Once that’s done, you have two options for starting up the server. The first is via nohup. The second is using screen. Both ensure your server doesn’t die upon logout. Using nohup is slightly easier, but I prefer the latter; I always install screen in a remote system I’m using. Choose either Option A or B below, then move on to setting up your client.
This is the easier option. Create a notebooks directory and start our Jupyter server there.
mkdir notebooks cd notebooks nohup jupyter notebook > ~/notebook.log &
This is the more complicated option, but you’ll learn how to use screen, which I’ve found to be tremendously useful. Install screen:
sudo apt-get install screen
and start a screen session with the name jupyter:
screen -S jupyter
The -S option names our session (else, screen will assign a numeric ID). I’ve chosen “jupyter” but the name can be anything you want.
Create a notebooks directory and start the jupyter notebook server:
cd ~/ mkdir notebooks cd notebooks jupyter notebook
Press CTRL-A, D to detach from the screen and take you back to the main command line. If you want to re-attach to this screen session in the future, type:
screen -r jupyter
You can now close your SSH session if you like and Jupyter will keep running.
Now that we have the server side up and running, we need to set up a SSH tunnel so that you can securely access your notebooks.
For this, you’ll need to install the Google Cloud SDK on your local machine. Come back after it’s installed.
Now, authenticate yourself:
and initiate a SSH tunnel from your machine to the server:
gcloud compute ssh --zone=<host-zone> \ --ssh-flag="-D" --ssh-flag="1080" --ssh-flag="-N" --ssh-flag="-n" <host-name>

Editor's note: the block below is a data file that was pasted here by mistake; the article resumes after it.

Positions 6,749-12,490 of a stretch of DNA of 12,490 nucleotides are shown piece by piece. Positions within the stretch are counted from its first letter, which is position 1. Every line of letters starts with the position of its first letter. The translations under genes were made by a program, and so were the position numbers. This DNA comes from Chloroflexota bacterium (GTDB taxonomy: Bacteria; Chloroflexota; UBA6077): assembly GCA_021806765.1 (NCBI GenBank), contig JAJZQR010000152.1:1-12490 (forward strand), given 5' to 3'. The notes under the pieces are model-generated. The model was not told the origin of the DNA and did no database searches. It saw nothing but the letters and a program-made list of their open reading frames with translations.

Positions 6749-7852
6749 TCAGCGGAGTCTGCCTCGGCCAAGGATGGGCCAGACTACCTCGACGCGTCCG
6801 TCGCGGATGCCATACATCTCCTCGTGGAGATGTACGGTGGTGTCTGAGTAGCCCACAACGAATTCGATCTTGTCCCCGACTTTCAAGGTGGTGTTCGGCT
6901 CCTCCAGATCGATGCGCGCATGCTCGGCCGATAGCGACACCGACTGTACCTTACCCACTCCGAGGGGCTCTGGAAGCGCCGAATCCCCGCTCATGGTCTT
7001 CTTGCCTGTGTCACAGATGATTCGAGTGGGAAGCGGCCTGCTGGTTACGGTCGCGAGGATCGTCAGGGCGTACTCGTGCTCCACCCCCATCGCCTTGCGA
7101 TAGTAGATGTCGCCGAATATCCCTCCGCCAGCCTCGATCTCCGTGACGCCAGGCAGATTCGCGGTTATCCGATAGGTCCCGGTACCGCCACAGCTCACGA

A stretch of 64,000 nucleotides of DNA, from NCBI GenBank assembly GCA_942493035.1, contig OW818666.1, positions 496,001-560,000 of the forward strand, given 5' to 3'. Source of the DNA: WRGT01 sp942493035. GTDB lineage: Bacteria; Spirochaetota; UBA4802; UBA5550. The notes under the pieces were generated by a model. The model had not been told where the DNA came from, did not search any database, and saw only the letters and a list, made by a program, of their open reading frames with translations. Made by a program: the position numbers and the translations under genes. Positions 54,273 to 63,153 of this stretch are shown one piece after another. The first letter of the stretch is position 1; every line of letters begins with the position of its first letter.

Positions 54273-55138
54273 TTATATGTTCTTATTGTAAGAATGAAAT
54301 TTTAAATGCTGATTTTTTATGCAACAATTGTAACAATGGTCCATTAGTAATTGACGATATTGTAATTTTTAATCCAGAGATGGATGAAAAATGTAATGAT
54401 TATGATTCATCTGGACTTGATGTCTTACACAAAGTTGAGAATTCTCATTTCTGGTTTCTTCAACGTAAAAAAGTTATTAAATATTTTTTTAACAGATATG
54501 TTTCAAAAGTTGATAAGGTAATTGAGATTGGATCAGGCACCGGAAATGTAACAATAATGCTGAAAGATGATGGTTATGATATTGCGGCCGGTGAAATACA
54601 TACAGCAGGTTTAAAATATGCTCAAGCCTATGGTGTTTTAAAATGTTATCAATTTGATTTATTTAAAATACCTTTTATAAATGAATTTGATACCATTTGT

You’ll need to replace the <host-zone> and <host-name> with the appropriate zone and host-name of your VM (that you took note of in the first step). You’ll also find the relevant info on your VM Instances page.
Finally, start up your favorite browser with the right configuration:
<browser executable path> \ --proxy-server="socks5://localhost:1080" \ --host-resolver-rules="MAP * 0.0.0.0 , EXCLUDE localhost" \ --user-data-dir=/tmp/
Replace <browser executable path> with your full browser path on your system. See here for some common executable paths on different operating systems. Optional: Write a simple bash script called gcenotebook.sh to avoid having to type that whole long string each you want to launch the browser. My script looks like this:
#!/bin/bash /Applications/Google\ Chrome.app/Contents/MacOS/Google\ Chrome --proxy-server="socks5://localhost:1080" \ --host-resolver-rules="MAP * 0.0.0.0 , EXCLUDE localhost" \ --user-data-dir=/tmp/
which I made executable the usual way:
chmod +x gcenotebook.sh
Finally, using the browser that you just launched, head to your server’s main notebook page:
and if everything went according to plan, you should see something like this:
With both Python and Julia installed, you can start a notebook using either as a kernel and doing stuff:
You now have a 16-core machine learning/data science compute server that you didn’t have 30 minutes ago. Have fun!
Headed to NYC in July! Will be presenting my paper on a probabilistic variant of multi-dimensional scaling (MDS) at the 2016 International Joint Conference on Artificial Intelligence (IJCAI)! The acceptance rate was below 25% so, it’s certainly satisfying that the paper was accepted.
About the work: we take a fresh Bayesian view of MDS—an old dimensionality reduction method—and find connections to popular machine learning methods such as probabilistic matrix factorization (used in recommender systems) and word embedding (for natural language processing).
The probabilistic viewpoint allows us to connect distance/similarity matching to non-parametric learning methods such as sparse Gaussian processes (GPs), and we derive a novel method called the Variational Bayesian MDS Gaussian Process (VBMDS-GP) [yes, a mouthful!]. As concrete examples, we apply it to multi-sensor localization and perhaps more interestingly, political unfolding.